Another frightening aspect of DeFi is “Yield Farming”. Yield farming is the idea that users must stake their funds into a DeFi ecosystem in order to provide liquidity to the platform. In exchange for the staking, users are rewarded with newly minted coins of a token native to the DeFi platform. This adds up to quick gains, but a loss of control over the initially staked funds, leaving stakers to collect from an ever-growing supply of eventually meaningless tokens in exchange for the real value they initially invested in the platform. “Pop!”.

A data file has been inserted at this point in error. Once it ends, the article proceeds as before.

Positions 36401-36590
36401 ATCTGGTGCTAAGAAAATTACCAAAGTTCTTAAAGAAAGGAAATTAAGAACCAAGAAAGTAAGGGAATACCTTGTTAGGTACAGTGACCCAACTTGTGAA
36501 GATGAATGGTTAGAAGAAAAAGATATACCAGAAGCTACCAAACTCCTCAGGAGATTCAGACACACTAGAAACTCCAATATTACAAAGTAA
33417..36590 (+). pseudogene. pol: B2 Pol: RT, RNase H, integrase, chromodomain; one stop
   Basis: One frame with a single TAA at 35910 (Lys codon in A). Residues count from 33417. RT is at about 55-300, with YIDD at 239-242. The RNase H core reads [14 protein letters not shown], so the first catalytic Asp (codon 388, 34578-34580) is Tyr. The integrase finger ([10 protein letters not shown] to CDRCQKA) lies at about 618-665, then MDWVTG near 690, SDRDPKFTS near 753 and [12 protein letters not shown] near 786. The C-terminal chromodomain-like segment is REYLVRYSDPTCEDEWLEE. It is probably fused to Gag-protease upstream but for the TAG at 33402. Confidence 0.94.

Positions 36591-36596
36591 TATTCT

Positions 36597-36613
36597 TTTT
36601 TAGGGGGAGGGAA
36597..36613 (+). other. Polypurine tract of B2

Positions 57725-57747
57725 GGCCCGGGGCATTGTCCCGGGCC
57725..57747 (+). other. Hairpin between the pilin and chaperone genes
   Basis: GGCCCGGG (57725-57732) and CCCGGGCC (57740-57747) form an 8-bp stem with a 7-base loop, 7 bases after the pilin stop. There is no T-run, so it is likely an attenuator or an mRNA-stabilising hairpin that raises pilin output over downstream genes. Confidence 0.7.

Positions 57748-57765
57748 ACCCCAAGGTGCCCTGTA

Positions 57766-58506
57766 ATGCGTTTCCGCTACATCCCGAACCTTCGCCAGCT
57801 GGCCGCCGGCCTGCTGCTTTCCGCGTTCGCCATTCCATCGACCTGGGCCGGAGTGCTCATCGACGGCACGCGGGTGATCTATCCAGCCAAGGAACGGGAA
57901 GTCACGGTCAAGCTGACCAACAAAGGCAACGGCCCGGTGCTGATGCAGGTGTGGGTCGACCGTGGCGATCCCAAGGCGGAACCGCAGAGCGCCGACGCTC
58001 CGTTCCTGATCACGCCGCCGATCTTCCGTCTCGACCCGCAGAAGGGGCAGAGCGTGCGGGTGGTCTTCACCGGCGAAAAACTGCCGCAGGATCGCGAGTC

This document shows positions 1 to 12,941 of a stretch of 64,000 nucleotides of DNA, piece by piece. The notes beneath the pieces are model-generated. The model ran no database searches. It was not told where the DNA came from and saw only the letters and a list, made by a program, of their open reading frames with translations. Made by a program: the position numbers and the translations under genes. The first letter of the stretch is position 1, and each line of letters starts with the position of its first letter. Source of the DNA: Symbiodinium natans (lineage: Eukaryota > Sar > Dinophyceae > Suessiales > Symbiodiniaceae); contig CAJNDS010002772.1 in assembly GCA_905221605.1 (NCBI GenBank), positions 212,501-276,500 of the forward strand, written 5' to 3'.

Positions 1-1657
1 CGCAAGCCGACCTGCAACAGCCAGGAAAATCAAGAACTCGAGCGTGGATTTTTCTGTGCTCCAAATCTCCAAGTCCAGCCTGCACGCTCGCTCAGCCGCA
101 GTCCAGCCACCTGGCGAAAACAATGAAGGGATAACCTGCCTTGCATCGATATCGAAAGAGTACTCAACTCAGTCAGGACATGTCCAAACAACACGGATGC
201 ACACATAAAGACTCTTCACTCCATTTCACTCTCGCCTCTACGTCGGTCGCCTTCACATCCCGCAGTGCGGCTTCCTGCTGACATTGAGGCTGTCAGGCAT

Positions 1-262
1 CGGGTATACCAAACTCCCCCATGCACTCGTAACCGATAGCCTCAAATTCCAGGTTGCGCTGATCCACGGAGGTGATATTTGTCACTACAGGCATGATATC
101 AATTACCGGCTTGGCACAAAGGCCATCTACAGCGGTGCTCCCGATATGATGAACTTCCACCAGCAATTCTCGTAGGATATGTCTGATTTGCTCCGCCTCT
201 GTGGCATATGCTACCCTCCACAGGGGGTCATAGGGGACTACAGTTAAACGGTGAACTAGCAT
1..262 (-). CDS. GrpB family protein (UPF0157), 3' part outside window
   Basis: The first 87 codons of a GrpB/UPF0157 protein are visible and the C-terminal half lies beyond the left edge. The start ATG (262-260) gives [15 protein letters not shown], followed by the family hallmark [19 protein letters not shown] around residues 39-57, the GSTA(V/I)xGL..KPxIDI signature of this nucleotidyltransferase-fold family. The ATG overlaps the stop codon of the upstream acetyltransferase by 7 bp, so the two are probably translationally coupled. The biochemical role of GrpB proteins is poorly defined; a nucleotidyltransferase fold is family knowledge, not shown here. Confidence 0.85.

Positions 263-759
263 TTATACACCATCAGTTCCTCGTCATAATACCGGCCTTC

As you can see, it is hard to say that DeFi is the next big thing, because it has all the hallmarks of the last big thing. That said, so did Bitcoin, so did Ethereum and so did Apple, Google, and Tesla. DeFi might revolutionize finance, and I for one hope it at least changes it for the better. The concept is neat, and the opportunity to catalyze change always exists in the fast-paced world of digital value, you just have to separate the reality from the hype.